5. What Do Elephants Drink?
African elephants drink 60 liters of water a day while the Asian elephant drinks 40 liters of water on an average per day. A fully grown male elephant can drink up to 212 L (55 gallons) of water within five minutes. Elephants prefer living near water bodies because they consume water in large quantity.
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6. What Is The Elephants Anatomy?
An elephant’s body structure is well adapted to sustain in the harsh climate of Africa and Asia. Let’s have a look at the different parts of an elephant’s body and their uses.
Long Trunk: An elephant’s long trunk is an extension of its upper lip and nose. Its trunk consists of around 1,00,000 muscles and can bend and twist easily. It is 2 meters long with a weight of around 140 kg. Other than breathing air, an elephant’s trunks help it do a number of other things such as:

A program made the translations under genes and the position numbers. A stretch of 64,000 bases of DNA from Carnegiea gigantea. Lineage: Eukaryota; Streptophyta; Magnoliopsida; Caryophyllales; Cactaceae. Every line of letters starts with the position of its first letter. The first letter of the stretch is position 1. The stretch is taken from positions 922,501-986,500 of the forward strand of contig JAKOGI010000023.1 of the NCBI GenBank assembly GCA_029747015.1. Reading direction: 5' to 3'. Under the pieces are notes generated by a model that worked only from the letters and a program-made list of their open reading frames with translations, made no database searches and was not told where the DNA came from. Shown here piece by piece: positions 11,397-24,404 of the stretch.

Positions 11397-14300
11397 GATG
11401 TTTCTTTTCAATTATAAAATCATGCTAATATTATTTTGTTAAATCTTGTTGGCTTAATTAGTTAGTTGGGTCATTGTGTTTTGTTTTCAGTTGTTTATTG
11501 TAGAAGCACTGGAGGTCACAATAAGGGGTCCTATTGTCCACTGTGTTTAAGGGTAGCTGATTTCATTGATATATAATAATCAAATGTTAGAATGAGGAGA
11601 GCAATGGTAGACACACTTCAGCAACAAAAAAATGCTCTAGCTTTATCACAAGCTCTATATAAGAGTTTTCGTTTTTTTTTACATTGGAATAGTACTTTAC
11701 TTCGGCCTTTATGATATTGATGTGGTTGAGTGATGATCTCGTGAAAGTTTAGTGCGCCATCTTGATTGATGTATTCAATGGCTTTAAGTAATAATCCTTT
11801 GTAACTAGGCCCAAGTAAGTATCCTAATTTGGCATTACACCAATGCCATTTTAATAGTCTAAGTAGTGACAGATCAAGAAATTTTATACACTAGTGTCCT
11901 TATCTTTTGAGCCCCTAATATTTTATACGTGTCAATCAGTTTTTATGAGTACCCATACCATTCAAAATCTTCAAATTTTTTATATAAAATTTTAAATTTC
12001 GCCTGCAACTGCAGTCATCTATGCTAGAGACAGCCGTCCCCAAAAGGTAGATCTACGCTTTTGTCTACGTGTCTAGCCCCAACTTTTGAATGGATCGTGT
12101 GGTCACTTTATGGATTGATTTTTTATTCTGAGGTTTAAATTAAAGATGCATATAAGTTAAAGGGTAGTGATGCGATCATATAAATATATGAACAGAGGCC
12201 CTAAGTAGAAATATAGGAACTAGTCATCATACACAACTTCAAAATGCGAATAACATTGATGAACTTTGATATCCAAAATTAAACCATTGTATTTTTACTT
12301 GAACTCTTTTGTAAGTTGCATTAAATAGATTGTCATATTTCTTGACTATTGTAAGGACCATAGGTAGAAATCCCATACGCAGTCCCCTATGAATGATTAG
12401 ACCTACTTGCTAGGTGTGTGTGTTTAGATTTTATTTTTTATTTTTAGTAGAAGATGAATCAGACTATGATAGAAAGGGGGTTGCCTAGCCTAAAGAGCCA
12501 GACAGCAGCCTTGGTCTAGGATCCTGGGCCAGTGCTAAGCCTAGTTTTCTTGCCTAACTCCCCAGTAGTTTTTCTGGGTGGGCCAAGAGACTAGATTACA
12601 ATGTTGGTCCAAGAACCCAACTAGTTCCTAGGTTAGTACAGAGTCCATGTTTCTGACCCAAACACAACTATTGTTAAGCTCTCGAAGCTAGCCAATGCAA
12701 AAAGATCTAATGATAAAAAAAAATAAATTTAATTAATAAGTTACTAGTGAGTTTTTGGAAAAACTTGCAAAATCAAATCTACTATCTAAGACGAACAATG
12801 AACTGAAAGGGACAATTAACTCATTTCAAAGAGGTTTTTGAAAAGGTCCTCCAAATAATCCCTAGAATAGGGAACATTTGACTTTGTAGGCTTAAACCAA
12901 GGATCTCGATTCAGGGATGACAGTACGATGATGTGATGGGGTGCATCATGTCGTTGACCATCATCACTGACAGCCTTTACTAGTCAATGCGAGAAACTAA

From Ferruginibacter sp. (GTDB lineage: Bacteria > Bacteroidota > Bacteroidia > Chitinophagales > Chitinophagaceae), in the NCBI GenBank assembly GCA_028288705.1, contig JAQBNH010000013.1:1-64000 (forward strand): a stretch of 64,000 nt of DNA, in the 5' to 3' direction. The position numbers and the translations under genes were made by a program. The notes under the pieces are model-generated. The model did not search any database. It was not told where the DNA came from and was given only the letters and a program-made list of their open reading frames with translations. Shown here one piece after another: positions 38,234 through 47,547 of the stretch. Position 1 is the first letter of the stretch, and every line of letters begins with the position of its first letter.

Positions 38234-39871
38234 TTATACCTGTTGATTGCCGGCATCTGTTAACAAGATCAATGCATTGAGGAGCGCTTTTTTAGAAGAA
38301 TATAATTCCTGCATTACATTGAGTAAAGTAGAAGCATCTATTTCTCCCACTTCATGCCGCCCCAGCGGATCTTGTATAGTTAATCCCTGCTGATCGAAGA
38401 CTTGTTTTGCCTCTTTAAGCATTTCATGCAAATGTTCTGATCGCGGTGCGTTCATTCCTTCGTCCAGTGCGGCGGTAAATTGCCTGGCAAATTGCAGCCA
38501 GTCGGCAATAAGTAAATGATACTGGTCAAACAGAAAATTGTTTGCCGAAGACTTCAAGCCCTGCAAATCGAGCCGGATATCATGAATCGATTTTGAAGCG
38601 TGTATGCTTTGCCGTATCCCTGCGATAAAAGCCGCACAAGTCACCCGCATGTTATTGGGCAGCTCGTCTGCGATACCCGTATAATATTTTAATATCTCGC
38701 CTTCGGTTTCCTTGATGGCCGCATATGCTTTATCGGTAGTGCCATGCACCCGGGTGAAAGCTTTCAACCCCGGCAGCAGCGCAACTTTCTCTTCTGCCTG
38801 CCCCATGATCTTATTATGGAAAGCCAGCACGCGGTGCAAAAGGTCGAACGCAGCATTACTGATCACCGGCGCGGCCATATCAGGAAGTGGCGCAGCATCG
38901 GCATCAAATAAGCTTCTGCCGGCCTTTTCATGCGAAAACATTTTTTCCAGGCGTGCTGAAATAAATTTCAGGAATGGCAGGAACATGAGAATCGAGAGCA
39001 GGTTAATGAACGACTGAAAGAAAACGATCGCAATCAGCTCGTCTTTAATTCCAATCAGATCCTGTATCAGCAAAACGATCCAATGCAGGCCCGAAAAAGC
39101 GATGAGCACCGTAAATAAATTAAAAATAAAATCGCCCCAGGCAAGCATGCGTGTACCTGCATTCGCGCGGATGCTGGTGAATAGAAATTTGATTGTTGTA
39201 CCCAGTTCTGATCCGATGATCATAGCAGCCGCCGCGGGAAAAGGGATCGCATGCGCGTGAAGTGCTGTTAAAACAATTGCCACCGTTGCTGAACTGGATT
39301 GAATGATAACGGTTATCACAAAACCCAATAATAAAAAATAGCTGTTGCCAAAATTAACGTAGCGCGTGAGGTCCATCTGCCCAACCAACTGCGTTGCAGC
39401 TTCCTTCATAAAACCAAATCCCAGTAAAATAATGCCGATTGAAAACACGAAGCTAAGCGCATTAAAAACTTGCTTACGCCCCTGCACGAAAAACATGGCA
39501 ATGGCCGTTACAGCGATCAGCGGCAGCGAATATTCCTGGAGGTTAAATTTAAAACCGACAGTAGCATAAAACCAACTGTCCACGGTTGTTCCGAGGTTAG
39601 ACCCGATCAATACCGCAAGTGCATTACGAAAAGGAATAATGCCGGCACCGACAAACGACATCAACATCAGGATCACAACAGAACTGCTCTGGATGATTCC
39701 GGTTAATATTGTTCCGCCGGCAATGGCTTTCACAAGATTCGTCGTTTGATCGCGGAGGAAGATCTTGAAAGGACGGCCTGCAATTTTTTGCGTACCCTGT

- When in danger, the elephant first raises its trunk to smell and understand its threat.
- It brings water and food to its mouth.
- It stores water to drink later or even to sprinkle on the body while bathing or cleaning. A trunk can hold about six liters of water.
- It helps to knock down trees
- It makes sounds that enable an elephant to communicate with other elephants.
- It is used to lift and move their little ones.
- It is used to beat an unfamiliar ground to check if it is hard enough for the elephant to walk on it.
Big Ears: Elephants have large ears that enable them to catch slightest of sound. The African elephant’s ears are almost 3 times larger than an Asian elephant’s ears. Its ears help with the following functions:
- Elephants cannot sweat. Its ears have numerous capillaries and veins that filter hot blood in the arteries and send cool blood to the body thus maintaining its body temperature.
- Since the elephant’s ears are hyper-sensitive, it easily communicates with other elephants over large distances.
- If ever confronted by a dangerous attacker, the elephant spreads its ears wide to scare the attacker by appearing larger.